How to Prevent Mosquito Bites When Camping

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The presence of mosquitoes can sometimes be what makes or breaks a camping trip. Not only are their bites aggravatingly itchy, they can also spread nasty diseases such as the Ross River virus, Barmah Forest virus and even Dengue fever!

I’m one of those people that mosquitoes just love. In fact, some people just produce more of certain chemicals which attract mosquitoes, and certain blood types are also more attractive to mosquitoes! Unfortunately, this isn’t something you can avoid, but there are certain precautions you can take to try and stay bite free when you’re camping, touring or travelling.

If you’re looking for ways to prevent being eaten alive my mozzies this summer, or you live in a tropical climate, then read on for some of my best-kept secrets for avoiding mosquito bites.

Couple setting up campsite

During peak mozzie season, it’s difficult to keep insects at bay. Image: Thermacell

What are mosquitoes attracted to?

  • Chemicals on our skin, such as lactic acid.
  • Blood type – type O blood (in particular).
  • Dark coloured clothes – this is because dark colours absorb heat which attracts their heat sensors.
  • Deodorants and perfumes – particularly floral scents.

People wearing dark coloured clothing

You might not know that dark coloured clothing attracts mosquitoes! Image: Coleman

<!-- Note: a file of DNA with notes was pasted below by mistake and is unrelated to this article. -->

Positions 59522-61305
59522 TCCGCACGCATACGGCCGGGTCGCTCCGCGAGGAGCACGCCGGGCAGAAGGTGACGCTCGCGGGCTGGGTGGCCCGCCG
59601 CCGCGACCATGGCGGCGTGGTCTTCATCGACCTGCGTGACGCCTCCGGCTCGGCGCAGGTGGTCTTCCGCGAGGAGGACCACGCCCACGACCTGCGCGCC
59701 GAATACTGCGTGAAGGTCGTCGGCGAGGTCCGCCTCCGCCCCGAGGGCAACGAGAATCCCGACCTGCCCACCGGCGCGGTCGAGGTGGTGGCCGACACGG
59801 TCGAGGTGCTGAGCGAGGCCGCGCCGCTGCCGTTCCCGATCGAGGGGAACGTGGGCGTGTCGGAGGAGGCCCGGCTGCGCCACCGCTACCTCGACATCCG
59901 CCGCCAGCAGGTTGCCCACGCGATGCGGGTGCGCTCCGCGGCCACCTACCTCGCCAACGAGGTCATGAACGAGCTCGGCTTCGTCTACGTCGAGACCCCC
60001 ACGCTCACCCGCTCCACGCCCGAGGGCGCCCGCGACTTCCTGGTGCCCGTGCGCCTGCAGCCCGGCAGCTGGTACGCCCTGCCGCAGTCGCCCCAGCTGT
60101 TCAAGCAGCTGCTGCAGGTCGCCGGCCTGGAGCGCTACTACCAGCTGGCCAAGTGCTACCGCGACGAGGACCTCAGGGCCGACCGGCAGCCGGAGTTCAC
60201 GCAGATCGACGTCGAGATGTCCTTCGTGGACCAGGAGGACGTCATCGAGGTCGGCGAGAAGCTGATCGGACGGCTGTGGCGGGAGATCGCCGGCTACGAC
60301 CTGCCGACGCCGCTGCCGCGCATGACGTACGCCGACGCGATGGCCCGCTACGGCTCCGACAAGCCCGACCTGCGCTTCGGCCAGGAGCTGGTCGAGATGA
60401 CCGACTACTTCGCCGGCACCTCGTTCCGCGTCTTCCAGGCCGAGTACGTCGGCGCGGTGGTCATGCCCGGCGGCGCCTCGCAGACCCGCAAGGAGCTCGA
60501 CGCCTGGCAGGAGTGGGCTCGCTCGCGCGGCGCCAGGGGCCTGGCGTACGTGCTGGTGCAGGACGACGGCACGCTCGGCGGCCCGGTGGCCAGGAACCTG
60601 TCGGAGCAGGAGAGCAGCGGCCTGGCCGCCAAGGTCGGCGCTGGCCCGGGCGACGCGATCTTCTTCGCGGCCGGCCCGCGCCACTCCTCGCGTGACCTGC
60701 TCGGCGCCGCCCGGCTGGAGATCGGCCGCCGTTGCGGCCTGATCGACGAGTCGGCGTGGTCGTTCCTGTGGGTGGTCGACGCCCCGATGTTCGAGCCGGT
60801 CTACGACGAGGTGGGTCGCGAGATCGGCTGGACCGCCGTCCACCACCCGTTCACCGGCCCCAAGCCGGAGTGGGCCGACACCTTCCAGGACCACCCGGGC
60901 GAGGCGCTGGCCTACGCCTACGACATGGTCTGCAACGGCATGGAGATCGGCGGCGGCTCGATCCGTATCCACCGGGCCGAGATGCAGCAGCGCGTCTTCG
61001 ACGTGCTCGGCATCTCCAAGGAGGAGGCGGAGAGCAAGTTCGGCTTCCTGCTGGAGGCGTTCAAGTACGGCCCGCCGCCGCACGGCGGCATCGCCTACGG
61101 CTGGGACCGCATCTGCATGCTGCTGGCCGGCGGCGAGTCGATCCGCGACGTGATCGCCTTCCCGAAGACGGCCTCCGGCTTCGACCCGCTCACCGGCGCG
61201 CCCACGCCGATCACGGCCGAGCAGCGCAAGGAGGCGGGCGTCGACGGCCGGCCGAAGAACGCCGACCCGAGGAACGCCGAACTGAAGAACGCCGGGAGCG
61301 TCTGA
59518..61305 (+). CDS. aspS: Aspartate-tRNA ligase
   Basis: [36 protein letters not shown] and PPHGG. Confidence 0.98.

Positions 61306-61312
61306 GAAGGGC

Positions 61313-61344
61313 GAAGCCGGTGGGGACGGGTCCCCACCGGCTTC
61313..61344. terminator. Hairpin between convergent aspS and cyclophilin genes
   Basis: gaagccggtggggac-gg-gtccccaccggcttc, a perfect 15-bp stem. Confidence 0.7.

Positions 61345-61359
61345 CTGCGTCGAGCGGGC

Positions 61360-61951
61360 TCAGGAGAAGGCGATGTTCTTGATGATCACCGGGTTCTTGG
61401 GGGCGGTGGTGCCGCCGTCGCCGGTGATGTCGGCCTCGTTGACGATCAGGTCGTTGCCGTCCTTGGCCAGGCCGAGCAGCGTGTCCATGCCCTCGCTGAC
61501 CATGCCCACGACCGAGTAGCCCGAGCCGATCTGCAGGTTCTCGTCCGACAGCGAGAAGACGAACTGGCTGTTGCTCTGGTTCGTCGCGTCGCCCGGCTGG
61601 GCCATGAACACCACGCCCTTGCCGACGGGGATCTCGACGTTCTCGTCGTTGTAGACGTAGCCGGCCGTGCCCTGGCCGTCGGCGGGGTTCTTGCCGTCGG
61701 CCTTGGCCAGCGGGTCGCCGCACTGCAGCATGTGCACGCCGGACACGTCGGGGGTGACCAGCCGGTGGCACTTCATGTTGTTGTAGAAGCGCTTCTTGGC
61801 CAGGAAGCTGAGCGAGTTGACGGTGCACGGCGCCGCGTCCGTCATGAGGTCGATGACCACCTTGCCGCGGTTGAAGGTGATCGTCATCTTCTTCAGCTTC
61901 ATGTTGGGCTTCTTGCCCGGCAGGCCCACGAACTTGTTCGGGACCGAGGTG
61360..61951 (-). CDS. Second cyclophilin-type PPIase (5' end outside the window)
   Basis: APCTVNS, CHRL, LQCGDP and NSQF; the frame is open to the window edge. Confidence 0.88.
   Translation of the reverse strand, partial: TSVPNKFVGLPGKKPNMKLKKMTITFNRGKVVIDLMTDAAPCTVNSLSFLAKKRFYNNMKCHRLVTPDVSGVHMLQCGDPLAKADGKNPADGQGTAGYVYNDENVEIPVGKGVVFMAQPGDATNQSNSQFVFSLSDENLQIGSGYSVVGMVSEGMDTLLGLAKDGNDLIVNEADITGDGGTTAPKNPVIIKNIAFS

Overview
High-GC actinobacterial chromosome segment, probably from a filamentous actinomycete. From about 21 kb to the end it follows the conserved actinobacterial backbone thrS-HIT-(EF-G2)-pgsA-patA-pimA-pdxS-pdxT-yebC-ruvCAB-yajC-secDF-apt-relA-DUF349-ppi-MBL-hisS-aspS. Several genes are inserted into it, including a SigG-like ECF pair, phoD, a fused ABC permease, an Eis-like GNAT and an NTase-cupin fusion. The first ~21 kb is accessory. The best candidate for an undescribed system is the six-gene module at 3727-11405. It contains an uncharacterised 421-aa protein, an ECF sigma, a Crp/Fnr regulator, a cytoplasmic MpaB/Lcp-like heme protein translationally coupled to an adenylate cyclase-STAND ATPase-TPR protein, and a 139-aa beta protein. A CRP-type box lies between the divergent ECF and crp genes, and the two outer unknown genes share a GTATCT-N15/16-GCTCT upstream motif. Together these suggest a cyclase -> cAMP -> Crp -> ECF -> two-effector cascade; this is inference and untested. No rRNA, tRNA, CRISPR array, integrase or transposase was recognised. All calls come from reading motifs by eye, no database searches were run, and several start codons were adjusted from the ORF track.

How do I avoid mosquitoes at my campsite?

  • Don’t camp near stagnant water.
  • Wetlands, waterholes, tidal creeks and mangroves are mosquito havens.
  • Avoid areas with no air movement.
  • Avoid dark shady areas close to dense bushes.
  • Keep away from long grass.

Two females sitting by a body of water

Avoid mozzie breeding grounds, such as stagnant water. Image: Coleman

I want to camp near the water, is there anything I can do?

  • Avoid being outdoors at dusk and dawn when mozzies are most active.
  • Use tropical strength (DEET) personal insect repellant.
  • Natural repellents that contain sandalwood and citronella oils can be effective, but you may need to apply them more often and be more vigilant.
  • Use bug zappers, or mosquito coils or citronella candles around your campsite – just make sure you are very careful to extinguish the candles when you’re finished up for the night.
  • If you are permitted to have a campfire, the smoke will also act as a deterrent.
  • Wear lightweight long sleeve shirts and pants in lighter colours as they deflect heat.
  • Sleep under mosquito nets, or use mesh screen rooms or domes for sleeping and eating.
  • Repair any damaged tent mesh screens before you leave home using seam sealant or screen patches and keep these items in your repair kit just in case the tear happens on your trip.
  • Treat the mesh on your swag, shelter, or tent with a residual insecticide like permethrin to repel mozzies from your shelter.

Avoid-dusk-at-the-campsite

If near water, make sure you’re covered up at dusk. Image: Coleman

What if I am fishing?

  • Wear pants and a long-sleeved top in lighter colours.
  • Drape a neckerchief on your neck – this will shield your neck and also help prevent sunburn.